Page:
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New Delhi: The government will allow companies that had their coal block allocations for captive use cancelled last month by the Supreme Court to bid for the mines, barring entities convicted of offences related to the allotment.

The National Democratic Alliance (NDA) government spelled out the procedures it will follow for effecting reallocation of the more than 200 mines in an ordinance made public on Wednesday.

The ordinance, put up on the coal ministry’s website, details the process the central government will follow in taking over the mines that had been allocated to privately-owned and public-sector power, steel and cement companies between 1993 and 2010.

It lays down the provisions for public auction of the mines by way of competitive bidding, which will require bidders to pay a fee not exceeding 5 crore.

The Supreme Court last month cancelled the coal block allocations on grounds that they were done in an illegal manner through an “ad-hoc and casual" approach and “without application of mind".

All firms that had their coal blocks cancelled by the Supreme Court last month, barring those convicted for offences related to the allotment of mines, can bid in the e-auction after paying an additional levy, said the ordinance.

Firms running specified end-use plants like steel, cement and power, including the ones having a coal linkage, also qualify to participate in the e-auction, said the Coal Mines (Special Provisions) Ordinance 2014, which received presidential assent on Tuesday.

“A prior allottee shall be eligible to participate in the auction process subject to payment of the additional levy within such period as may be prescribed...," said the ordinance made public on Wednesday.

Any prior allottee convicted of an offence relating to coal block allocation and sentenced to imprisonment of more than three years, would not be eligible to participate in the auction, it said.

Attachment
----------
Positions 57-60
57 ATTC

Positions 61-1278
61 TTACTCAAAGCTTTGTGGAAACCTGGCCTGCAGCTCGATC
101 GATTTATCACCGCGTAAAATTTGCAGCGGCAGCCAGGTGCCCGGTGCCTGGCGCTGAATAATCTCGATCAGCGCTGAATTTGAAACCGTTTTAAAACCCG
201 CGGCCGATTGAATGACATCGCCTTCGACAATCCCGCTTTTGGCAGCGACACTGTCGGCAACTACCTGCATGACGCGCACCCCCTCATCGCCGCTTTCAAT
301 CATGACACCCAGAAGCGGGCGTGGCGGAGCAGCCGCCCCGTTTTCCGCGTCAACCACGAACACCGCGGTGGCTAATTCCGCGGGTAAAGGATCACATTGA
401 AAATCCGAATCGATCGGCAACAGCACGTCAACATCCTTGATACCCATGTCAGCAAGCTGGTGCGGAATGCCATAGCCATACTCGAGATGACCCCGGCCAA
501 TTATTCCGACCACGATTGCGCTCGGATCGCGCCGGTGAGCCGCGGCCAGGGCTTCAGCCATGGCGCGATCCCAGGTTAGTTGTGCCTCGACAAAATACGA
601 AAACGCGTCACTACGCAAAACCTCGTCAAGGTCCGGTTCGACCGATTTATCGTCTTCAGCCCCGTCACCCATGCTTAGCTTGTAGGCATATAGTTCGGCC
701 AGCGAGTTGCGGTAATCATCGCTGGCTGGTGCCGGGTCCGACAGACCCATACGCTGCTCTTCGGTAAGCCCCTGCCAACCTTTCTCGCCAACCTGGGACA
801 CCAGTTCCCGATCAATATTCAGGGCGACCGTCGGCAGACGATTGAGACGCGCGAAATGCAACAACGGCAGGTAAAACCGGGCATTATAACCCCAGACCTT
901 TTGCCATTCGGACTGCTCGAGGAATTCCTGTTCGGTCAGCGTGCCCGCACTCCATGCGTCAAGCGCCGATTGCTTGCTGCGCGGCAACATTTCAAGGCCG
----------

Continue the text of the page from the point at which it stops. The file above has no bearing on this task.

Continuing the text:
A “nominated authority" will ensure the transfer of the “rights, interest and titles" of these blocks, and the auction money will accrue to it. A central government-appointed “officer" not below the rank of joint secretary shall be the “nominated authority".

It lays down a detailed procedure for reallocation of all prospecting licences or mining leases granted both by the central and state governments.

The government has allowed successful bidders for mines or coal linkage holders having the same end-use to “enter into certain agreement or arrangements with other successful bidder or allottee or coal linkage holder" for “optimum utilization of coal mine".

The government has also allowed future allottees of captive coal blocks to enter into agreements with a “prior allottee to own or utilize" the equipment the prior allottee had acquired for the purposes of coal mining. Effectively, this will mean companies whose mines have been taken away or cancelled can sell or lease or allow their equipment to be used by new allottees.

“Earlier it used to be plant-specific allocation, now it is company-specific allocation and that, too, within the industry," said Dipesh Dipu, partner at Jenissi Management Consultants, an energy and resources-focused consulting firm.

“We can say a lot of these transportation bottlenecks can be eased because private players will obviously optimize and if it’s mutually beneficial for two parties, they would agree to swap coal linkages. And, obviously, that will ease the burden on transport," he added.

PTI contributed to this story.

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